Process Destroys Many Hazardous Compounds:
order of destruction of selected substrates is depicted in the following
Figure with respect to increasing oxidizer dosages. For example,
inorganic sulfides (i.e. hydrogen sulfide) are the easiest and fastest
reacting compounds compared to un-substituted phenol (carbolic acid), however,
substituted phenols (i.e. cresols) react easier. The concentrations
were determined during treatability studies using typical spent caustics
and further supported during field applications.
destruction of toxic and inhibitory compounds commonly found in spent caustics
is imperative to the health and overall performance during final treatment
in the receiving wastewater treatment plant (WWTP). Toxicity effects
are quantified using biological respirometry to measure the rate of oxygen
uptake in the mixed liquor. The oxygen uptake rate of the mixed liquor
is proportional to the rate at which the chemical compounds are digested
and also determine the retention time necessary for complete destruction.
easily digested (e.g. carboxylic acids) stimulate the microorganisms and
consume oxygen at a high rate; whereas, toxic compounds (e.g. phenolics)
inhibit or kill the microorganisms resulting in a low rate. When
the oxygen uptake rate is decreased, the time for effective biological
assimilation may exceed the hydraulic retention time in the WWTP and result
in a poor discharge quality and breakthrough. If the uptake rate
falls to zero, the microorganisms are dead and a reseeding program is necessary
to rebuild the population.
demonstrate the effectiveness of the TEXOX Process for toxicity abatement, samples of both the raw spent caustic and
the TEXOX Process effluent were placed into separate biological respirometers
(e.g. Warburg Apparatus) containing the same biological mixed liquor seed.
To determine the specific toxicity effects, the sample volumes were adjusted
to reflect the same TOC loading used in the operation of the WWTP.
The results are shown in the Figure below where the oxygen uptake rates
clearly show that the TEXOX Process eliminated the toxicity effects compared
to the raw untreated spent caustic.
in the above Figure that a typical WWTP retention time of 24 to 48 hours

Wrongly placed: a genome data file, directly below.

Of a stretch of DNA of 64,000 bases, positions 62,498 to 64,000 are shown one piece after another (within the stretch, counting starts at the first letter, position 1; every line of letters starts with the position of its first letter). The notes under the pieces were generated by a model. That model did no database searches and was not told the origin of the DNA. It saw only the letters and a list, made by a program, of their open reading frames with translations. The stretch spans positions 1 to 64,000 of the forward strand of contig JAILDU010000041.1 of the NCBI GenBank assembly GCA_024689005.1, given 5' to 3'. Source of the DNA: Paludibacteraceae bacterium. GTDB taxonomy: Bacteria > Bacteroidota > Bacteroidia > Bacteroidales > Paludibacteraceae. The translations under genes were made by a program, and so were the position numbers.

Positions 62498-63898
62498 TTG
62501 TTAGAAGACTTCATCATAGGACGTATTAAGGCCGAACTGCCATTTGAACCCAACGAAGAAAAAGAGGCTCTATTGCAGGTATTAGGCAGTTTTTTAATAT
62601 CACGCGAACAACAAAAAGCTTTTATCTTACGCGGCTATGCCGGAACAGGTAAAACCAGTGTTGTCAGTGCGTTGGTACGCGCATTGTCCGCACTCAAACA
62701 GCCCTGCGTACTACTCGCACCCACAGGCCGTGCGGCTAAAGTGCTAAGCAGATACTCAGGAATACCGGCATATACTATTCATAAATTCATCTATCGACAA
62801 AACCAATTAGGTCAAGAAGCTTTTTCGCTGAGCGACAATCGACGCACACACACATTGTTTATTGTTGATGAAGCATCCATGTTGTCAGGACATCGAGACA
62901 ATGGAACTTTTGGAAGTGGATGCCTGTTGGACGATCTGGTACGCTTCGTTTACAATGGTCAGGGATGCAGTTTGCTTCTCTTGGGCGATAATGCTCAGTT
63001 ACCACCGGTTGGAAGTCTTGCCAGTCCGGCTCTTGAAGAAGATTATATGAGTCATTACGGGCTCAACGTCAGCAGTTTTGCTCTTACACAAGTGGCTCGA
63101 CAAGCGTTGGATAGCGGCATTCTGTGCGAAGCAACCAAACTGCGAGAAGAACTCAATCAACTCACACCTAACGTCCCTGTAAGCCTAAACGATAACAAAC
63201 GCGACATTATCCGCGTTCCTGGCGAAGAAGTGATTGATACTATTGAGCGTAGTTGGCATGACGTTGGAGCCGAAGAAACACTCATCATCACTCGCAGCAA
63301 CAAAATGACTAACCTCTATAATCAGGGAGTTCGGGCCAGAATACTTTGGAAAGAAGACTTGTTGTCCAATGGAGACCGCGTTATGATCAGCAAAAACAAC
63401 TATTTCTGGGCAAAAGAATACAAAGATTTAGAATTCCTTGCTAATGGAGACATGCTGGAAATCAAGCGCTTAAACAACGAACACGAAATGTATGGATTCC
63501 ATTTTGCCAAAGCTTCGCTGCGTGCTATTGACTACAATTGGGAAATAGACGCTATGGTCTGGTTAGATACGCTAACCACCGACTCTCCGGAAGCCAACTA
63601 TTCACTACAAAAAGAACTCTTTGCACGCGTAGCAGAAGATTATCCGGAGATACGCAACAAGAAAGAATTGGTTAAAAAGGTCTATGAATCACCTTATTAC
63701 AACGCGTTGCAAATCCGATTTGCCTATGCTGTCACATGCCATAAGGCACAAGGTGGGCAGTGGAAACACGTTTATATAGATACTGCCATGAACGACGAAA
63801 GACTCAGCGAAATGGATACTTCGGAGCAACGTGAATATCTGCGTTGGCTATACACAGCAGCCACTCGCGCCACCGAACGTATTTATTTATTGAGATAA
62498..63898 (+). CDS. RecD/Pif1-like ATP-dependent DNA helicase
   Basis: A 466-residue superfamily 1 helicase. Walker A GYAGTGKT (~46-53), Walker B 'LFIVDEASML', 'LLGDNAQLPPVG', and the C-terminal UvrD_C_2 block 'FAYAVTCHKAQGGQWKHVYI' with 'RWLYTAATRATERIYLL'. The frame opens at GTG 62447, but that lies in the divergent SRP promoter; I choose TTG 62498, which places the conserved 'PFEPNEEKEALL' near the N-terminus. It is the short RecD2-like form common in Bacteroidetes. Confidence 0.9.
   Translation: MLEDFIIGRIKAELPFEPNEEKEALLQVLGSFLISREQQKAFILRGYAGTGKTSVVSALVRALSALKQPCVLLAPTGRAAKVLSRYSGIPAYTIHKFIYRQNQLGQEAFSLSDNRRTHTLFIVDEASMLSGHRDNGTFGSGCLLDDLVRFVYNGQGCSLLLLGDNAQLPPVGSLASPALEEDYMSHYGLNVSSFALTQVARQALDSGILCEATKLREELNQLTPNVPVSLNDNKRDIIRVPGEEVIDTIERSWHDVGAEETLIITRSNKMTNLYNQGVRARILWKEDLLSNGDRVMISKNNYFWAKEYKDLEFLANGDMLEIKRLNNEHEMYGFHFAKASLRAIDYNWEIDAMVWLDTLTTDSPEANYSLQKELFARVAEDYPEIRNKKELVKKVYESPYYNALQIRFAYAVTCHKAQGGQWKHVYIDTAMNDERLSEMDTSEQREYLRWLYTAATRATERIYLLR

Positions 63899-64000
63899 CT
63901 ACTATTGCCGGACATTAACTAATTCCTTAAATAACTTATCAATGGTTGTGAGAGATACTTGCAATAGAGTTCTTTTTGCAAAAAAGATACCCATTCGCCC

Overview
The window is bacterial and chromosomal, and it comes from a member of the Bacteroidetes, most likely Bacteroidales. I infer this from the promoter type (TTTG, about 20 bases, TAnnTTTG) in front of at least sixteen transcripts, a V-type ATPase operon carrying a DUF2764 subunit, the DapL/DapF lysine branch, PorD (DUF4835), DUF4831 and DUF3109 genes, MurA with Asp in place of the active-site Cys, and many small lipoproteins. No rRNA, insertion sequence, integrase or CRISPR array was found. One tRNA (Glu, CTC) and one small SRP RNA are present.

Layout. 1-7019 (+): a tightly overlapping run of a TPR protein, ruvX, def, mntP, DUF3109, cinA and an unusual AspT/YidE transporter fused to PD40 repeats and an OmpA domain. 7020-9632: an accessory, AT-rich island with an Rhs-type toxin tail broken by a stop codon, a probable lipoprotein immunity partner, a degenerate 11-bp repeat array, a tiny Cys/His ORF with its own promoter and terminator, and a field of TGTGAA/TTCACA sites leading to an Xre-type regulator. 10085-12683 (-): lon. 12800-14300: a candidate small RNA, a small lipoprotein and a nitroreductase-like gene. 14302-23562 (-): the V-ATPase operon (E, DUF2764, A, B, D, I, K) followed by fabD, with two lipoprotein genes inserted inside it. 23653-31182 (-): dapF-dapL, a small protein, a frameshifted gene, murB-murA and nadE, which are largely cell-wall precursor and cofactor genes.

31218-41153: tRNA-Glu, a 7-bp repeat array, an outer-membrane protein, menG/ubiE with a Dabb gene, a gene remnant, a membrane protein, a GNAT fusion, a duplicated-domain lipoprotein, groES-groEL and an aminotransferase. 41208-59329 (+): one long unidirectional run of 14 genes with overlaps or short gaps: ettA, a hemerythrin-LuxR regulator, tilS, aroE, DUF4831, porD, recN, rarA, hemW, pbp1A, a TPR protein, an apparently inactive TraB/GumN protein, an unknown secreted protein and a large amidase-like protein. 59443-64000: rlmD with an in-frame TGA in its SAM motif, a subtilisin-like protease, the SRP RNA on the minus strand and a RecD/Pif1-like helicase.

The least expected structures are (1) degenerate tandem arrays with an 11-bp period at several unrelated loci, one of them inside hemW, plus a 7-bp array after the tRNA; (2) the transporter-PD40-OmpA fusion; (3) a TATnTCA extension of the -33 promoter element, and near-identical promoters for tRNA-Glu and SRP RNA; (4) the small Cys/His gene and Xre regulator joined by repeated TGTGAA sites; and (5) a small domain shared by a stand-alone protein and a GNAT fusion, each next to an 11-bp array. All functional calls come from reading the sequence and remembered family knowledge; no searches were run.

resulted in complete assimilation of the pre-treated spent caustic.
This result is evidenced by the oxygen uptake rate reaching endogenous
respiration within 24 hours. The raw un-treated spent caustic resulted
in a toxicity upset and inhibited the microbes respiration well beyond the maximum
48 hour period.
TEXOX Process was also applied at a chemical plant in Freeport, Texas,
during a remedial response action to treat over a million gallons
collected in an interim containment pond. The remedial action was
to eliminate both the foul odor emanating from the pond and blowing
downwind into a nearby residential neighborhood and to eliminate the
toxicity effects when initially attempted to dispose of in the plant's
wastewater treatment plant.
The foul odor
recognition was determined by a team of plant personnel walking around
the containment pond and downwind from the pond and plant. Once
the foul odor was eliminated, being transformed to an "earthy" or
"dirt" like odor, then the task was to dispose of the pond water in the
plant's WWTP without toxic effects.
Samples of the
pond water were tested in a biological respirometer (referenced above)
and found not to exhibit toxic properties. The pond water then
began pumping into the WWTP, cautiously at first at a low flow rate to
allow acclimation with the microbes. After a few hours the
pumping rate reached its capacity and samples of the mixed liquor were
tested in the respirometer. In the figure below, the oxygen
uptake rates showed that the new influent matrix was easily assimilated
by the microbes with no inhibitory or toxic effects. Actually,
the effects with the new influent demonstrated a higher oxygen uptake
over the Control suggesting that the once toxic pond water had been
transformed into a biological food (conversion of indigestible COD into
Process solves spent caustic handling and disposal concerns.
TEXOX destroys all odor and toxicity precursors thus allowing final disposal
in conventional wastewater treatment plants without the otherwise adverse
effects without TEXOX. The treated spent caustics are highly amenable
to biological assimilation, improve the wastewater treatment plant's primary and secondary clarification,
and produce less biological sludge than without TEXOX. While using
the TEXOX Process, environmental discharge quality and permit requirements
are easily met.
For Further Information On The TEXOXTM